On September 4, 1809, one of the “Three Bards” of Polish literature, Polish Romantic poet Juliusz Słowacki was born in the “Stolen Lands” of the former Polish-Lithuanian Commonwealth.
After the Partitions of the Polish-Lithuanian Commonwealth at the end of the 18th century, Poland ceased to exist as an independent political entity. The Habsburg Monarchy gained control of the Western Galicia and Southern Masovia territories, while Prussia received Podlachia, the remainder of Masovia, and Warsaw, and Russia the remaining land, including Vilnius.
While an independant Polish state was briefly resurrected in 1807, when Napoleon created the Duchy of Warsaw, the downfall of the French Emperor and the ensuing Congress of Vienna solidified the long-term division of the country in 1815, with Russia assuming hegemony over the Congress Kingdom of Poland, a semi-autonomous state established in the territory that formed the short-lived Duchy of Warsaw.
It was there, in the so-called “Stolen Land” of Congress Poland, that Juliusz Słowacki, one of the major figures in the Polish Romantic period, was born in 1809.
After studying law at Vilnius Imperial University, Juliusz Słowacki moved to Warsaw in 1829, where he found a job in Congress Poland’s Governmental Commission of Revenues and Treasury. But after the outbreak of the November Uprising the following year, Słowacki joined the diplomatic staff of the revolutionary Polish National Government, led by Prince Adam Jerzy Czartoryski.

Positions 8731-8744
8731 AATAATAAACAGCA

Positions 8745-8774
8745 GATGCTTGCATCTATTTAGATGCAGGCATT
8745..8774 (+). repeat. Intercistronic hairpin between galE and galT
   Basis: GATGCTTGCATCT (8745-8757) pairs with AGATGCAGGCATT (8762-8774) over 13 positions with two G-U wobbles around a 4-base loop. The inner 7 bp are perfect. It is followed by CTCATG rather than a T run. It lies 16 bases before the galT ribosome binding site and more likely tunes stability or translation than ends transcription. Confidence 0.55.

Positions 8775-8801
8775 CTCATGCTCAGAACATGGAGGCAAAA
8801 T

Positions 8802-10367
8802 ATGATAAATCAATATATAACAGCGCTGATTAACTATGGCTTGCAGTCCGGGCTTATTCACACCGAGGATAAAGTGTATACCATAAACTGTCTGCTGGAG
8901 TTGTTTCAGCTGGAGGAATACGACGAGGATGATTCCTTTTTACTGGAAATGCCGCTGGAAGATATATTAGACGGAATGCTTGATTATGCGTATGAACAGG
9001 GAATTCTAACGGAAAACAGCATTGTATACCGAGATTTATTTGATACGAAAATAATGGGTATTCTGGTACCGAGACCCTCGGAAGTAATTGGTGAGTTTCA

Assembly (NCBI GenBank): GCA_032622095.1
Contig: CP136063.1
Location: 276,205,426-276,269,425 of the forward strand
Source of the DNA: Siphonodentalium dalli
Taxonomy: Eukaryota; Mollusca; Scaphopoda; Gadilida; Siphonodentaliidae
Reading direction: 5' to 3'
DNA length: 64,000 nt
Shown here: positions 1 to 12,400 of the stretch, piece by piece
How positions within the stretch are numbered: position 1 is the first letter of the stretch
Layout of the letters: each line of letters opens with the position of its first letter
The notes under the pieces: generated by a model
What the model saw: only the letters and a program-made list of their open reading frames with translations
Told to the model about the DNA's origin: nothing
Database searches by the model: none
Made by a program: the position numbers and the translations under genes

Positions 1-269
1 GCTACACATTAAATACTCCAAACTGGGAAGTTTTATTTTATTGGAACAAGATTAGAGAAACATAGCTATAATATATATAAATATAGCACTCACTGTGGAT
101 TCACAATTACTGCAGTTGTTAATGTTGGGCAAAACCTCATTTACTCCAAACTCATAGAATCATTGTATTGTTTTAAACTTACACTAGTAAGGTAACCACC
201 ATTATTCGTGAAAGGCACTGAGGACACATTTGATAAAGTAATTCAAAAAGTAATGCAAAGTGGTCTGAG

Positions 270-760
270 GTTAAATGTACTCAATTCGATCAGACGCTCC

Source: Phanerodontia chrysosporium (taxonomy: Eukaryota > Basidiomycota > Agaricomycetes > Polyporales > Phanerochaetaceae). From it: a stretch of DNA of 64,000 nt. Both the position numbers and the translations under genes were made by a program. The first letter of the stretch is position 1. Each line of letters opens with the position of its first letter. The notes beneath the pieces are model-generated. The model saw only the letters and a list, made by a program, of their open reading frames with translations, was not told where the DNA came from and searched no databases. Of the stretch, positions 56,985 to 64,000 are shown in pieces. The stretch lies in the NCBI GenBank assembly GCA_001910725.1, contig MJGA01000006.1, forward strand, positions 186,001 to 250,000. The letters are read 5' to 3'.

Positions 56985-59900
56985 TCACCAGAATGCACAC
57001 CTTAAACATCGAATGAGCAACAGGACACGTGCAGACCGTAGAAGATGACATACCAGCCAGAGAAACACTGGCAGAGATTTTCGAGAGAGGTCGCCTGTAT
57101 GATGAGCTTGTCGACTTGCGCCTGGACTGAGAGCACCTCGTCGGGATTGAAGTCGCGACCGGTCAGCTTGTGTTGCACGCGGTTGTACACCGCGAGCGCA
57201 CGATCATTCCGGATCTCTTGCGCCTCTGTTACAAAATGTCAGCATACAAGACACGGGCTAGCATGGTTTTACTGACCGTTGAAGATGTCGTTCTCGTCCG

Initially he serving as a copyist, Juliusz Słowacki was sent on a courier mission to Dresden in 1831, before heading to Paris. Like many of his countrymen, Słowacki decided to stay in France as a political refugee after the fall of the Uprising. But his poems, written in the 1820s, were unpopular among his Polish compatriots, particularly Adam Mickiewicz, who Słowacki began to see as his main rival.
Słowacki left for Geneva where, inspired by the Alpine scenery, he wrote several works featuring romantic themes, including his love idyll W Szwajcarii (“In Switzerland”), Stokrótki (“Daisies”) and Chmury (“Clouds”). In 1834, he published Kordian, a romantic drama illustrating the soul searching of the Polish people in the aftermath of the failed insurrection, considered to be one of his finest work.
In 1836, Słowacki left Switzerland and embarked on a journey that started in Rome, where he met and befriended Zygmunt Krasiński. He then travelled to Greece, Egypt and Palestine – an exotic trip described in Podróż do ziemi świętej z Neapolu (“Voyage to the Holy Land from Naples,” published posthumously).
He eventually returned to Paris and over the next few years, Słowacki wrote and published many works, including Testament mój (“My Last Will”), in which he described his faith that his works would endure after his death.
In the late 1840s, Słowacki attached himself to a group of like-minded young exiles, determined to return to Poland and win its independence, which included the pianist and composer Frédéric Chopin. Despite suffering from advanced tuberculosis, Słowacki briefly returned to Poland during the Spring of Nations, hoping to participate in the Wielkopolska Uprising of 1848, during which he addressed the National Committee in Poznań.
Arrested by the Prussian police, Słowacki was sent back to Paris. On his way there, he passed through Wrocław, where he was reunited with his mother, whom he had not seen for almost twenty years.
Słowacki died in Paris on April 3, 1849 from tuberculosis. He was buried at the Montmartre Cemetery. In 1927, his ashes were transferred to the Wawel Cathedral in Kraków, next to those of Adam Mickiewicz. Considered to be the father of modern Polish drama, Juliusz Słowacki is one of the “Three Bards” of Polish literature, with Adam Mickiewicz and Zygmunt Krasiński.
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